She looks down, and her voice moves in the same direction. “Yea. I thought so.”
She was eight years old when Sheik was born, and I imagine some of the childhood memories they must have shared — almost all of them set against the backdrop of vast New England farmland and the despair of the Great Depression.
Perhaps starting to trust now in our common lineage, she leans toward me with pinched eyebrows and a grave tone that sinks to a whisper: “They took all my money.”
“All of them. The other day I was at home — just like I always am — when they came in and took everything.” Now her shoulders slump and her eyes point at the floor. “Even worse, they have all my information — my name, my address — they’ve got it all right up there.” She points toward the round desk in the center of the room where several employees are at work. “See these shoes?” She lifts her feet, showing me the navy sneakers that surround them. “They’re not mine. You can’t trust any of these people. They’re all crooks.”
“It’s ok,” I respond. “You don’t need any of that stuff.”
“You mean my money?” She sounds shocked.
“Not your money, not your shoes. You already have everything you need.”
Again she leans back in her chair and now her voice returns to its normal level. “Ah, I guess you’re right.”
“You see all these old people?” she asks, making a circle in the air with her index finger. I look around and notice her elderly peers. One woman is smiling and mutely clapping her hands like a toddler. Another is only sometimes supporting her head. I watch it bounce toward her chest, recover, and collapse once more. Between them is a man whose oxygen tube runs across his chest, behind his ears, and loops below his nostrils. I can hear the wheezing air tank that rests on the floor beside his chair.
“You see all these old people?” she asks again. I nod.
“We’re all nuts.”
She barely completes the sentence when I burst into laughter. She smiles. The Lucianis have always had a way with bluntness.
“Well, so long,” she says, planting her palms on her chair and using her upper body to push herself to stand. “I have to go to my father’s house.”
“Wait a second,” I tell her, gesturing back toward her seat. “Tell me about your father. Tell me what kind of person he is.”
She sits back down and looks at me. The lines on her face are strong and deep and her eyes are dark brown, “He’s a great person. He’s a farmer and he takes care of his family. That’s what he’s always done. Work hard and take care of people.”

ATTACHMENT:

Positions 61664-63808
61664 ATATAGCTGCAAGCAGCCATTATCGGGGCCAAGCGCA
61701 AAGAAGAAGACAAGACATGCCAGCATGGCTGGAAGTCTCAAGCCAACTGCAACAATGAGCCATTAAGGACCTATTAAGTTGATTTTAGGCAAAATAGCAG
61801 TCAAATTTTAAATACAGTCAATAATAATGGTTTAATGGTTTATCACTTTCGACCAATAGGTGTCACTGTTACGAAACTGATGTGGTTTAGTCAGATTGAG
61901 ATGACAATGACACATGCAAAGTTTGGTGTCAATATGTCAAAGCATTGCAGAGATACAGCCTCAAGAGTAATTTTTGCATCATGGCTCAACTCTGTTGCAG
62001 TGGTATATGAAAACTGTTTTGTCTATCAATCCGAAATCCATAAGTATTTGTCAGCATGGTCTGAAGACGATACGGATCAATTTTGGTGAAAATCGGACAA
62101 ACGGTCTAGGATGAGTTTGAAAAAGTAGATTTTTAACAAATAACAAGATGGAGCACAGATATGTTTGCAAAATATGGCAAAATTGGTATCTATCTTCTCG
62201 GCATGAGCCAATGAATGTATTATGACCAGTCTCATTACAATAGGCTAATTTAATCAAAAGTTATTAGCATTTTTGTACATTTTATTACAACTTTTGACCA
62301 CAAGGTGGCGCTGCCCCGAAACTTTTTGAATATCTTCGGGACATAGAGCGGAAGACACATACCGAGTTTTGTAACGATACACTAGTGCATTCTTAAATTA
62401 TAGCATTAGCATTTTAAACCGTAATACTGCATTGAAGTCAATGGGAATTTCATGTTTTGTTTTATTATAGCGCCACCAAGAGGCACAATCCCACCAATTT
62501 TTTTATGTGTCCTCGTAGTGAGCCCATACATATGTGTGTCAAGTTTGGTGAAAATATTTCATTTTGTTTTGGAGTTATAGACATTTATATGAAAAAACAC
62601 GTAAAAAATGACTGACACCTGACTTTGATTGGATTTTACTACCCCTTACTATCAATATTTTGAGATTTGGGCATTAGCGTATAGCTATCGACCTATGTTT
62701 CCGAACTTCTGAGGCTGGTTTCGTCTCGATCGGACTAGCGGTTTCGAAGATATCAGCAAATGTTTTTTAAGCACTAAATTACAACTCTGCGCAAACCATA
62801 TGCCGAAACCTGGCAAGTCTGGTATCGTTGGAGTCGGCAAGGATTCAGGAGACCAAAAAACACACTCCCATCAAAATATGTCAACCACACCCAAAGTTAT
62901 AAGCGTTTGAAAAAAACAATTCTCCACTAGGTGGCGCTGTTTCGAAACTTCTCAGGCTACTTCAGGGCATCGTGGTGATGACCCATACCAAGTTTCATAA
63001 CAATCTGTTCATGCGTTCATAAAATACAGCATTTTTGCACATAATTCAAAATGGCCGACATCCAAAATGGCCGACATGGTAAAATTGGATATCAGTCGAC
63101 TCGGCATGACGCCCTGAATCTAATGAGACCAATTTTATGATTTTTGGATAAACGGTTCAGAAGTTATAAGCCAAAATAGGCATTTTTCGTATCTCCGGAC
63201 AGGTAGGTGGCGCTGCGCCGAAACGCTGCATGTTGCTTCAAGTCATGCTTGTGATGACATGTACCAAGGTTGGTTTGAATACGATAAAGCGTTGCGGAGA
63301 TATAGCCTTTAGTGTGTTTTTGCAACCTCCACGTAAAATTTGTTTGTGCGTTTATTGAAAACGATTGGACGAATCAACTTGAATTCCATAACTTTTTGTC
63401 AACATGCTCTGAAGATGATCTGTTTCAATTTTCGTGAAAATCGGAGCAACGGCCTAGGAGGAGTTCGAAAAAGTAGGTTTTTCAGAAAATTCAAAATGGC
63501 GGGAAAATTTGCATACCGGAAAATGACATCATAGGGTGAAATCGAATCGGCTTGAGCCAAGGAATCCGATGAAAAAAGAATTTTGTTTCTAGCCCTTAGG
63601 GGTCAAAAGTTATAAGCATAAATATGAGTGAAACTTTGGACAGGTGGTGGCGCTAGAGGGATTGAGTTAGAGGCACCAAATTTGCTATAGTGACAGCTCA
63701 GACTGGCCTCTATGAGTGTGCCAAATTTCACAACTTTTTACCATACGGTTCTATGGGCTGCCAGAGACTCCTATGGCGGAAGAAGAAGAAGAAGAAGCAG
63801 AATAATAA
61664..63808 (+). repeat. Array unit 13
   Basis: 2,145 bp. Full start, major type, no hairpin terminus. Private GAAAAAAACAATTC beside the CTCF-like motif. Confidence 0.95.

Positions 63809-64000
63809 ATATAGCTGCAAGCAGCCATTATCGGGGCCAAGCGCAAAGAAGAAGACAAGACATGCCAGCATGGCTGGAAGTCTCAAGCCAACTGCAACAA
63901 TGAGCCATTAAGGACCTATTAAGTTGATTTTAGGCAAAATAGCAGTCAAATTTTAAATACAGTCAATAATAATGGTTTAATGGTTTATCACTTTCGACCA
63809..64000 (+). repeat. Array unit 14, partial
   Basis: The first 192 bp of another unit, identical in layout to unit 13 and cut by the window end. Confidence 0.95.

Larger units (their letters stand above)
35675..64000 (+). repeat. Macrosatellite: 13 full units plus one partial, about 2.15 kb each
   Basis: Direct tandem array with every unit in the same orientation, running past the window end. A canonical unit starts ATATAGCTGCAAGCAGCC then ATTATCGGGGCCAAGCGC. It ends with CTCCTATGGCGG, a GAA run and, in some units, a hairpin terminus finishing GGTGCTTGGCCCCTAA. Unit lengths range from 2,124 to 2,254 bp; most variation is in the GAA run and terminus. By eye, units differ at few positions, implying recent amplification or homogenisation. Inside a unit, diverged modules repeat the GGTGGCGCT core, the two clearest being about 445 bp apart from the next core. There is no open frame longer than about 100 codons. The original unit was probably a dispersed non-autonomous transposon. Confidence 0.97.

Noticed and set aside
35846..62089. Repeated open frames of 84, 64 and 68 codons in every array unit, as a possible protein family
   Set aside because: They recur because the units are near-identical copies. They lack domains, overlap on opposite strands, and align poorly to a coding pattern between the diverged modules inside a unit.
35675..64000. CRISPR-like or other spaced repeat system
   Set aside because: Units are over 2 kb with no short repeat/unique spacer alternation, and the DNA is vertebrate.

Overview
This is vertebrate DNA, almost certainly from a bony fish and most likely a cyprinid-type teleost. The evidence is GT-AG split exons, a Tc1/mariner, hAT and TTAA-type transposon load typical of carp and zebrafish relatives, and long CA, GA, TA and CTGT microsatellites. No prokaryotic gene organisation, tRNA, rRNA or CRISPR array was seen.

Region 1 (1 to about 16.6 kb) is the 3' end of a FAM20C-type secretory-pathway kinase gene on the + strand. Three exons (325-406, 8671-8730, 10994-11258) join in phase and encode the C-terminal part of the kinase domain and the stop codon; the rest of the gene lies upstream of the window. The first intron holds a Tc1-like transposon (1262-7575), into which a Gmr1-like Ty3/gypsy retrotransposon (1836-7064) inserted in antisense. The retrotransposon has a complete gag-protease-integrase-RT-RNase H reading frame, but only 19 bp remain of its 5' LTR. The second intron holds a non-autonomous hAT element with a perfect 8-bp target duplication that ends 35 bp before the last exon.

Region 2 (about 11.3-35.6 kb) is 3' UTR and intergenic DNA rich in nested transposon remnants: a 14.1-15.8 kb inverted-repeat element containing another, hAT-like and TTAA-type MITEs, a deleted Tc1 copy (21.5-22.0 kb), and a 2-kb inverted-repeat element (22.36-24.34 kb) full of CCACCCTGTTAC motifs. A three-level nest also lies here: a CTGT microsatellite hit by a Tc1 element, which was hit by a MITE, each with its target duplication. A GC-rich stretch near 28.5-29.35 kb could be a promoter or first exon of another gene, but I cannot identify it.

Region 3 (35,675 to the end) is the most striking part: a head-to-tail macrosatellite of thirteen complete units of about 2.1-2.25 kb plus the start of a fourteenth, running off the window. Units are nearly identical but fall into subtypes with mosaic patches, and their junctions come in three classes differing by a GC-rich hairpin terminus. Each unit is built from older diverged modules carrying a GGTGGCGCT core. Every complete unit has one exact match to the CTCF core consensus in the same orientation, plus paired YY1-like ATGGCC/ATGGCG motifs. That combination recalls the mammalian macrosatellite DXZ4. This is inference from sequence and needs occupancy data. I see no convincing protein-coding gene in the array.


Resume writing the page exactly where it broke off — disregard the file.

Those words send me back nearly a decade, when my grandfather and I were alive together. He’s telling me about his father, how he arrived on Ellis Island at age 17, how he struggled to speak English, how he migrated to Connecticut and eventually bought farmland in a rural town on the outskirts of New Haven. He and my great grandmother raised 11 children — “22 more farmhands,” my grandfather would tell me. During the depression they would often accept migrant workers — paying them a dollar per day when things were good but more often trading a place at their dinner table in exchange for extra hands on the farm. Sometimes the men would remain for weeks or even months.
Still hearing my grandfather’s voice in my mind, I listen. “There was no money when I was a kid!” I always noticed the way he phrased that. Different from saying “We had no money.” With the way he phrased it, I gained a firmer understanding of the reality of the Great Depression. No one had money. There was no money.
At the end of a good week on the farm, his father would buy a few cartons of ice cream — other times a case of beer — for his workers to share.
My great grandfather had only enough money to buy each of his children one pair of shoes per year. Using the same practicality that guided my grandfather through 86 years on this earth, he’d work barefoot on the farm through the summer and fall, saving his only pair of shoes for the coldest and snowiest months.
“Luciani!” I hear Rose shout, and her voice brings me out from under the cascading memories. “That’s our name. You may have heard of us.”
I certainly have.